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February 16, 2005

Medical Applications of Biotechnology

Author Affiliations

Author Affiliations: Dr Fontanarosa is Executive Deputy Editor and Dr DeAngelis is Editor-in-Chief, JAMA.

JAMA. 2005;293(7):866-867. doi:10.1001/jama.293.7.866

Innovations and discoveries in biotechnology are revolutionizing medical research. Recent advances in molecular biology, proteomic technologies, genomic applications, cellular and tissue engineering, computational methods, and bioengineering and bioimaging techniques have markedly accelerated the pace of medical research and have created unprecedented opportunities for progress in medical science.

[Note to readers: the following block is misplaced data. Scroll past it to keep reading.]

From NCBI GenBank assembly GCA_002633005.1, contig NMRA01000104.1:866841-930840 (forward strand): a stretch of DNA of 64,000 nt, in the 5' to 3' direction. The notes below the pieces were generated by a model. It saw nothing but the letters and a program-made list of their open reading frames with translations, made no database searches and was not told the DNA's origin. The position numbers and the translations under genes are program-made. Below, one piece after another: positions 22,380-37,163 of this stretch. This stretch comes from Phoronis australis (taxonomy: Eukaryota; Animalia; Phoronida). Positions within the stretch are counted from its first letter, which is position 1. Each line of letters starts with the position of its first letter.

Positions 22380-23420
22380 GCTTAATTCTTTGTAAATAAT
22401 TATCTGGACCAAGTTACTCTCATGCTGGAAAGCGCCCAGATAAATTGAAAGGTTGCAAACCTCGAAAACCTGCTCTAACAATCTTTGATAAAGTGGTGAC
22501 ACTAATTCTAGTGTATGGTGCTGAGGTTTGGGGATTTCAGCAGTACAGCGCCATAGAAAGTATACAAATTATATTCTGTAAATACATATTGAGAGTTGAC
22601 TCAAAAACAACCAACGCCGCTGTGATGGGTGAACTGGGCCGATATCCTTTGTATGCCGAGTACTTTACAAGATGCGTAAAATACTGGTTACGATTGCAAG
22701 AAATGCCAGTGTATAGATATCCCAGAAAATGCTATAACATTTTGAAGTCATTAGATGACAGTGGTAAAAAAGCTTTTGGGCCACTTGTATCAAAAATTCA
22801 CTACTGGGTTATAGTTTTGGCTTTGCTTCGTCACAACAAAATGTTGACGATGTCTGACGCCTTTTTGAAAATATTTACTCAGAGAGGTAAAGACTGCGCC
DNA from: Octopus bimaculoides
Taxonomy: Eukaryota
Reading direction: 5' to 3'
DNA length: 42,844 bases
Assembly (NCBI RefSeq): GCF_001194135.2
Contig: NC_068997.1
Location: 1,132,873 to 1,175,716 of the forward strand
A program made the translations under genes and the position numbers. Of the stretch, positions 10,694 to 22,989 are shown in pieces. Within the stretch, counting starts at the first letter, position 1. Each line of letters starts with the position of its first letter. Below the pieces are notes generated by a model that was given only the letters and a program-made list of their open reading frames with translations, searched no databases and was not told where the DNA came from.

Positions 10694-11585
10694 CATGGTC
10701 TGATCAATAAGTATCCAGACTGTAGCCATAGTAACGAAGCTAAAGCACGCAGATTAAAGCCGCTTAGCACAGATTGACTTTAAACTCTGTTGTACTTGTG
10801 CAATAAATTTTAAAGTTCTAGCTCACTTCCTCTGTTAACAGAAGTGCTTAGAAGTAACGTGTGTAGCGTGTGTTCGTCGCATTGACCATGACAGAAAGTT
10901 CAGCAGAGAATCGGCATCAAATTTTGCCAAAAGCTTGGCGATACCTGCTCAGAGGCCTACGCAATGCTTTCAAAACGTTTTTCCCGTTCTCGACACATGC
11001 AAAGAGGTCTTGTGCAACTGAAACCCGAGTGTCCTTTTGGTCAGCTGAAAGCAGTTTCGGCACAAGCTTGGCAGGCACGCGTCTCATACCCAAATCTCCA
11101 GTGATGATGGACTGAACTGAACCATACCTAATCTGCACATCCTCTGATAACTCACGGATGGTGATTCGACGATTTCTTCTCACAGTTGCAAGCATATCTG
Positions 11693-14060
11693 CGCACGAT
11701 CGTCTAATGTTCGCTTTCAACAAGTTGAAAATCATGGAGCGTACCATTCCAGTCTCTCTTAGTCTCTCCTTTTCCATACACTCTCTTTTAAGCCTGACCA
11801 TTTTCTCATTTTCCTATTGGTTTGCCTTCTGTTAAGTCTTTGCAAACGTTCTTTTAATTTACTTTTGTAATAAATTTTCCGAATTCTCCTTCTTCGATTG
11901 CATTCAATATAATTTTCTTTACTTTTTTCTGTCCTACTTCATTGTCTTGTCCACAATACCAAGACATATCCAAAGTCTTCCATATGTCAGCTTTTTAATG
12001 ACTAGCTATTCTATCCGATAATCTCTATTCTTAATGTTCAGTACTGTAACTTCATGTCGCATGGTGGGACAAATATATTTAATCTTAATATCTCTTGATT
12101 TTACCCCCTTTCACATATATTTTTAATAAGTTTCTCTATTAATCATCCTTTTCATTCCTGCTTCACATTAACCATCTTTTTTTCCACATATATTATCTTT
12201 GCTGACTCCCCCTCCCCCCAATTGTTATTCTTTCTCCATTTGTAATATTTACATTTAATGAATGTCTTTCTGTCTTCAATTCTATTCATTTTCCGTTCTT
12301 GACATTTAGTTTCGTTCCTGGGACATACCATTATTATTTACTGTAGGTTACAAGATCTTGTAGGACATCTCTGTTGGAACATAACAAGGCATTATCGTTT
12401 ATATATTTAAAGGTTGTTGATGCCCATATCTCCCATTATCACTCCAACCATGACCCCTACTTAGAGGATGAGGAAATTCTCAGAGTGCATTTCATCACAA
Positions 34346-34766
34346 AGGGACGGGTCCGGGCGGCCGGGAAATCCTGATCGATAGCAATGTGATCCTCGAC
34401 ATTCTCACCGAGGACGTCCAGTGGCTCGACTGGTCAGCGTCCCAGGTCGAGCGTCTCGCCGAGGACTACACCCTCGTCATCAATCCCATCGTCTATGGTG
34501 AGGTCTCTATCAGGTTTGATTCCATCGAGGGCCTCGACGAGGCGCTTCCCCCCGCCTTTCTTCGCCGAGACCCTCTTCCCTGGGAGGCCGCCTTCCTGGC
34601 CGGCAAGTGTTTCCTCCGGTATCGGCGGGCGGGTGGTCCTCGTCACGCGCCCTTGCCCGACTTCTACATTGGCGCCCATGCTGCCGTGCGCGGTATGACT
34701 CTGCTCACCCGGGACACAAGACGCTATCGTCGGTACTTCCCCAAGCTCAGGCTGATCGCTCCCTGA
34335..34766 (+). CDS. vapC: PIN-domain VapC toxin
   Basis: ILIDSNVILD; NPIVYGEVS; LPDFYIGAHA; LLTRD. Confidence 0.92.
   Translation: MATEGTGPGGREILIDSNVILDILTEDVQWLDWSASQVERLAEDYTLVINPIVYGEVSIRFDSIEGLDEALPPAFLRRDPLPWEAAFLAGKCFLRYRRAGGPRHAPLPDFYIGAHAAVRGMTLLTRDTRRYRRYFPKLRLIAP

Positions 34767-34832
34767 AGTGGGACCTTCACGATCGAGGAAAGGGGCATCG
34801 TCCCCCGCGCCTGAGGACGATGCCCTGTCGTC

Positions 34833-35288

This theme issue of JAMA illustrates the promise and potential of biotechnology in medicine, with reports that demonstrate cutting-edge advances and novel discoveries in several rapidly evolving areas of medical research. In 2 studies on cancer detection, Casey and colleagues1 demonstrate that conversion analysis increases the diagnostic yield of germline mutations in colorectal cancer compared with conventional genomic sequencing, while Grossman and colleagues2 report that a proteomic assay may be a useful adjunct to cystoscopy for detecting bladder cancer. The elegant study by Nettles and colleagues3 using an ultrasensitive genotyping assay to detect drug resistance mutations suggests that intermittent episodes of detectable viremia (ie, “blips”) in patients receiving highly active antiretroviral therapy for human immunodeficiency virus infection most likely represent random variation, rather than clinically significant viremia. Hering and colleagues4 show that single-donor, marginal-dose islet cell transplantation restores insulin independence in patients with type 1 diabetes. Two intriguing reports demonstrate new applications of biotechnology for fetal genetic analysis. Larrabee and colleagues5 suggest that cell-free fetal messenger RNA can be isolated from amniotic fluid and hybridized to gene expression microarrays, while Li and colleagues6 report that paternally inherited fetal point mutations for β-thalassemia are detectable using cell-free DNA in maternal plasma. In 3 overview articles, Jaffer and Weissleder7 describe advances in molecular imaging, Talamini and Hanly8 present current and potential applications of robotic surgery, and Kesselheim and Avorn9 discuss intellectual property issues related to biotechnology research.

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